Friday, 12 May 2017

Cursing the darkness of a drunken jaunt

I sipped and swilled
Blogs are bringing life to wry observations from which you might end up with a story or even a moral tale. Now, I do not have a ready palate for alcohol, I probably lost my thirst for strong drink by accident.
At the age of 10, whilst away from home taking common entrance examinations in Lagos, I found myself at parties where my choice tipple was Tennant's light lager by the can and with all the adult supervision around me, I was granted the liberty to indulge. I never got tipsy, but there was something about my privileged status that gave me a bye when other boys would have been scolded.
I was the son of the high-flying and most successful accountant from our village, I was the proverbial white boy in black skin, with an accent that when foreign guests were visiting, I was the one put forward to chat to and entertain when the children of the host were locked away and out of sight, I probably took liberties without consequence.
More for the drink, less for the taste
Everywhere I went in the 4 months I was down south, I was feted, indulged, tolerated, excused and well, abused too. Yes, that was sexually, but I did not know I was being taken advantage of. I was already used to being taken advantage of by two of our houseboys up north, this fumbling that went further was like pleasure and play.
By the time I was 15, my uncle who had just returned from the UK was both generous with means and things apart from offering good swills of rum that it got back to me that my parents were concerned that I was being introduced to drink, little did they know, in fact, with hindsight, my parents know so much and yet so little about me, it is almost an enigmatic paradox.
After secondary school at 15, I had a job in the laboratory of West African Breweries where I carried out water tests and introduced conveyor belt quality controls that fed back down the line to improvements in bottle washing and other bottling activities. My exposure to understanding fermentation, counting dead yeast cells, the tank farm and tasting the finished product put an end to my palate for a lager, beer, ale, cider and strong spirits.
I have little tolerance for alcohol abuse
I have the occasional wine with meals and sometimes an aperitif, but bitters and the rest are completely off limits. Essentially, I am dangerously sober in all that I do where people would require Dutch courage to attempt those same things.
That I have little tolerance of the inebriated and drunken is borne of the reasoning that I think the consumption of alcohol is an expression of discipline, you know when you’ve had enough and allow yourself the benefit of keeping your wits about you. We all make mistakes, but we can forgive ourselves and promptly begin to make amends.
A half-brain on a long train
So, as I was about to board the train from Edinburgh to Manchester, a man stepped in front of us with bravado and disregard to get on the train first. He did and as the train departed the station, he enquired where the train was going, the slurring of speech and the unsteadiness of his feet suggested he was all not himself, not by reason of ailment or infirmity, but for the abuse in excess of alcohol.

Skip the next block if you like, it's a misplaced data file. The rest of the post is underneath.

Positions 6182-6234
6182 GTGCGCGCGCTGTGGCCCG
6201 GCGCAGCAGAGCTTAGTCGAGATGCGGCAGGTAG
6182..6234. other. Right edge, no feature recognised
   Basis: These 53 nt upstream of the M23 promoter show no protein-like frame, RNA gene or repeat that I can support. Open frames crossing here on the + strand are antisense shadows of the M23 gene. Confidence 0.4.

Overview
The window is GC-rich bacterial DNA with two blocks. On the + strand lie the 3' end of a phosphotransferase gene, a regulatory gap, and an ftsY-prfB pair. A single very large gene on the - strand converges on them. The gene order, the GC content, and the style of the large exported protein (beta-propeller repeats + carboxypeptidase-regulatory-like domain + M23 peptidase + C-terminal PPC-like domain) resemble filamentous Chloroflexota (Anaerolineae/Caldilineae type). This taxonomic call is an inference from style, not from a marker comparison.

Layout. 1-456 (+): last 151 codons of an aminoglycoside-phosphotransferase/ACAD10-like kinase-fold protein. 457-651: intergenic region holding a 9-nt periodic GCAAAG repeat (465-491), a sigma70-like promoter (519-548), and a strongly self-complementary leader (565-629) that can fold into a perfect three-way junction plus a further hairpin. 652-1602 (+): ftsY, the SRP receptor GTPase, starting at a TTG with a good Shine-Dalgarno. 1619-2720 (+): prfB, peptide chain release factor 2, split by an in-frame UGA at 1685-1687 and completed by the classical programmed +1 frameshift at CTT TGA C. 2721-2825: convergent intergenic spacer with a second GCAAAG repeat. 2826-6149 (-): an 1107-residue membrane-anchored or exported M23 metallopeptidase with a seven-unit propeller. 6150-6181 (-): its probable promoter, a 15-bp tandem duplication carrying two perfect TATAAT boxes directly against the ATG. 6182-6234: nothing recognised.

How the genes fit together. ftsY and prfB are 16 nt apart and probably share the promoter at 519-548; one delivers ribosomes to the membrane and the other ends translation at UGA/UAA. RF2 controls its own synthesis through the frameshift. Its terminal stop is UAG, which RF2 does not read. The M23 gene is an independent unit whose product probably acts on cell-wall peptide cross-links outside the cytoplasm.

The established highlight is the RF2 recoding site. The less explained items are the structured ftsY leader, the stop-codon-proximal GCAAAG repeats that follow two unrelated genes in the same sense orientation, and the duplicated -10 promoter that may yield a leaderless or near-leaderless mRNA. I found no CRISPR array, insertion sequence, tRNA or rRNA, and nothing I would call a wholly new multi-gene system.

He was going due west to Bathgate some 18 miles away but had hopped on the train going southwest with the next stop at Lockerbie, some 76 miles away. Any other man might have comforted himself of his folly like Esau of old, but not this man. He fidgeted and buffeted, sighed and hollered, swore and cursed, murmured and blustered to the irritation of all around him that they left their reserved seats for other available seats.
For the lost of Lockerbie
He was by terms a bloody nuisance all because of drink and we endured the menace for a good hour until he disembarked at Lockerbie. Lockerbie itself brings some poignancy to me, it was where the Pan Am Flight 103 crashed on the 21st of December 1988, which happened to be my 23rd birthday.
That tragic event and my birthday somewhat creates an affinity with Lockerbie that I should one day disembark and visit the memorial to those who perished at that heinous act of terrorism for which I have not yet been convinced that the real culprits have seen justice.
Cursing the darkness sheds no light
However, the man railed and ranted, I thought of the proverb being played out before my eyes, “It is better to light a single candle than to curse the darkness.” It is said to be an old Chinese proverb and at the same time attributed to a sermon titled “The Invincible Strategy” given by W. L. Watkinson and collected in 1907. The former attribution is suspect and the latter is contentious, but we have a saying to work with. [Wikipedia][QuoteInvestigator]
There was nothing the man could do other was sit still until he got to Lockerbie and hopefully he could get a train back tonight to Edinburgh and then to Bathgate, that is if the conductor on the other train was in the least compassionate, he could have contemplated his folly in the solitude of regret and silence, but he was literally cursing the darkness and it made no difference to the fact that he first had to get off the train and maybe get back home tonight.
In effect, he left an odious impression and the inspiration for this blog. Never drink yourself to not being aware of what you are doing and if you do, responsibly accept that consequences of your folly without becoming a public nuisance. Any of us could have compounded his situation by calling the police to attend to an unruly and drunken passenger at Lockerbie, in which case, he would have had free lodgings at Her Majesty’s pleasure for the night until sobriety gave him gumption and reason along with even more regret.
C’est la vie!

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